Twin Atlantic are feeling bold. Now on a major label, and for the first time, having self-produced their sixth record, it is easy why the sound of POWER is the sound of a band feeling stronger and more creative than ever before. After all, it’s got to take a fair amount of guts to shake up your sound in such a big way as the now three-piece have done across the 10 tracks that make up this album.
Ditching the Royal Blood-isms of 2016’s GLA, the band instead adopt a slick synth-rock sound that elevates the likes of early single ‘Barcelona’ and ‘Ultraviolet Truth’ to absolutely huge, anthemic heights. The marriage of punchy guitars and fizzy synths is executed pretty well across the record for the most part, and neither particularly overwhelms the other, coexisting comfortably and seamlessly. As a result, it becomes quite an accessible record, one you could play in the car with your parents and enjoy in equal measure without them complaining about it hurting their ears.
Credit is also due for the whole mood of the record; its energy is enough to motivate even the laziest person to get out of bed and shoulder-tackle their day, and try not dancing when the bass-driven floor filler that is ‘Volcano’ arrives in the second half of the album. Moreover, the record feels very cohesive, and all of the songs feel like they belong together despite each remaining different enough from the others so that they don’t all blend into one long track. Their sonic experimentation also succeeds in the sense that it still feels like a familiar sound in spite of its unfamiliarity: they don’t sound like a completely different band in spite of their changes.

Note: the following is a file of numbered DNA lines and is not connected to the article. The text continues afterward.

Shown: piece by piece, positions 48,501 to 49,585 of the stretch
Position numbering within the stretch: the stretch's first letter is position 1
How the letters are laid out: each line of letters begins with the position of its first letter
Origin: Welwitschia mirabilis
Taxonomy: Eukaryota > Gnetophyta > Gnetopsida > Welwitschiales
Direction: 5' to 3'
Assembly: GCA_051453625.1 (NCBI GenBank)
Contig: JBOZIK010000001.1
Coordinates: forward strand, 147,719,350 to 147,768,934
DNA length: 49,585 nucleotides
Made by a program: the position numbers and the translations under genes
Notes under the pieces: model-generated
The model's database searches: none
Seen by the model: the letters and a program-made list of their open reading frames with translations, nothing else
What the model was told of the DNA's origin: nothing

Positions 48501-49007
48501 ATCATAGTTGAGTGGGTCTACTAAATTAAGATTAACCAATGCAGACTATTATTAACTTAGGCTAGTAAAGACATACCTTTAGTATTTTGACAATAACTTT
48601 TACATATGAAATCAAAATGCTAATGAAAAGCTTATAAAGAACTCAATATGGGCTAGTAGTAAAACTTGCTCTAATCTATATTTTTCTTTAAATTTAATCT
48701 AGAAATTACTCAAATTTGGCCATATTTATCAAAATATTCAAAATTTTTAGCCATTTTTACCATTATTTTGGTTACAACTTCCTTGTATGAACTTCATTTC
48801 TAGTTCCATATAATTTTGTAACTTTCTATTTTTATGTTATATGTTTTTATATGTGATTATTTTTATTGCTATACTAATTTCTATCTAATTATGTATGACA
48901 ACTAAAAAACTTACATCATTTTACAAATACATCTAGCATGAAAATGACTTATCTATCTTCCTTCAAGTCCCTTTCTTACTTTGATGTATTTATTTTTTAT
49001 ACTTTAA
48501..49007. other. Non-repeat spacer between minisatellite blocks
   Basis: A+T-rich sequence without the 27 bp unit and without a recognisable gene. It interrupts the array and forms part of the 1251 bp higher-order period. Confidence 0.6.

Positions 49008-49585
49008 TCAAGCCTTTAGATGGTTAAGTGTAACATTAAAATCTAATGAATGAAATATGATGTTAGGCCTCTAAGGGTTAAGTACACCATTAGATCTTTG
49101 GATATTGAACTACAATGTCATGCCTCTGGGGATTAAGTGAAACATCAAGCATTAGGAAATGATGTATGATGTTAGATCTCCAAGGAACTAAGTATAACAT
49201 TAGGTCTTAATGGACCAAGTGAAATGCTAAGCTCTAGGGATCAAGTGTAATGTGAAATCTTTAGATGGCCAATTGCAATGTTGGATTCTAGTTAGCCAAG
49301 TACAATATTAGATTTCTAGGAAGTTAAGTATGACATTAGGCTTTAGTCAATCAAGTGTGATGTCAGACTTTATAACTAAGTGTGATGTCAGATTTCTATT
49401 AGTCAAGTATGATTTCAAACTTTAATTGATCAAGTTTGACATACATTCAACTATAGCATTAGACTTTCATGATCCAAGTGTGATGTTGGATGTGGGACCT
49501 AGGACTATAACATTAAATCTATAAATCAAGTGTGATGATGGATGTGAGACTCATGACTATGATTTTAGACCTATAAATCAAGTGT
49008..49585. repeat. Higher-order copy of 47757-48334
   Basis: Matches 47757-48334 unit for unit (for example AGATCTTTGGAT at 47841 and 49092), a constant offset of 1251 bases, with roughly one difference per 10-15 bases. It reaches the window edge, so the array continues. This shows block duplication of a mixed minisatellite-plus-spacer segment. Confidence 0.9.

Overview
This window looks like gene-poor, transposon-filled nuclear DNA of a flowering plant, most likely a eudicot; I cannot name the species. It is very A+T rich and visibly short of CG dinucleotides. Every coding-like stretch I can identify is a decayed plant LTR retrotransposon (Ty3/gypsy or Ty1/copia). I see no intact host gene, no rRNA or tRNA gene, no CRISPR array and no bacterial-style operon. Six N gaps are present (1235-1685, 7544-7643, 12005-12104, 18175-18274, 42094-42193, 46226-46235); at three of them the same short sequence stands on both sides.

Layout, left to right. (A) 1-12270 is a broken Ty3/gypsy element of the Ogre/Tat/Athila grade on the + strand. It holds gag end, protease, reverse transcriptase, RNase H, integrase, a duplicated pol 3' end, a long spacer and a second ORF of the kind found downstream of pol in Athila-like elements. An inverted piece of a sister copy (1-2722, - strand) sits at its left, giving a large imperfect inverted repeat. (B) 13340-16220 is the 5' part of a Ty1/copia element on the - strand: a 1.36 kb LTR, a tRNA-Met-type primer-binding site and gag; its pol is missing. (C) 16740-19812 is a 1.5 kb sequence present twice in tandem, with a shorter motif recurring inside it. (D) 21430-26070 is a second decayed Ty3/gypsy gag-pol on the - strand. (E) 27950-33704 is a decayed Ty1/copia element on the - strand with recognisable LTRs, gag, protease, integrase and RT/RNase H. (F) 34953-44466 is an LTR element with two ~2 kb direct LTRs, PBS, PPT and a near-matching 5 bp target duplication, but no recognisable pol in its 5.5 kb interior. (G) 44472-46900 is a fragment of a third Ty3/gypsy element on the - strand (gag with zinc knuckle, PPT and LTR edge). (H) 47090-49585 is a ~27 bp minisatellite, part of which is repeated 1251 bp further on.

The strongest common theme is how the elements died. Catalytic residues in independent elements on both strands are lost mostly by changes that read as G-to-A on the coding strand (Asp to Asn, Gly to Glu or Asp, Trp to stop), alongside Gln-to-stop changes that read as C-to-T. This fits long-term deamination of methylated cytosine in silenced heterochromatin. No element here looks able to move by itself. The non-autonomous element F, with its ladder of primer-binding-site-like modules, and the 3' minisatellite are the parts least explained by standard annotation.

POWER is the sound of a band feeling stronger and more creative than ever before
Familiarity, on the other hand, ironically manages to constitute one of POWER’s major problems. On certain songs, like the aforementioned ‘Volcano’ and album closer ‘Praise Me’, you might wonder to yourself, “Where have I heard this song before?”. Even if you don’t manage to answer that question, the fact that these songs evoke a sense of deja vu isn’t exactly desirable. As the music industry becomes more saturated, every band needs to be pushing themselves forward to push their genres forward as a whole. Although it isn’t necessarily bad that POWER has a sound that could have easily have been transported in a time machine from any period in the last 20 years, the fact remains that it feels like, for this reason, any band could have made this album.
Speaking of which, Twin Atlantic even displays shades of other artists’ trademark sounds on the more left-field dissonant weirdness of ‘Messiah’, which could have been the best song that either or both Awolnation and Imagine Dragons never wrote. It is a shame for this to be the case, especially considering the lengths the band went to in order to reinvent themselves, and their confidence in their new sound.
In spite of this eerie over-familiarity, POWER is ultimately a record that is eager to please, aiming to win the hearts of both the Scots’ long time fans and a mainstream audience. If these guys are lucky, this could be the record that launches them onto radio playlists and bigger stages, which is certainly nothing to complain about. Regardless, this is an easily likeable record, with catchy choruses and even a sense of fun to get listeners coming back to these songs. We hear frontman Sam McTrusty sing, “I want you to praise me,” near the end of the record, and there is a fair chance he will be getting what he wants.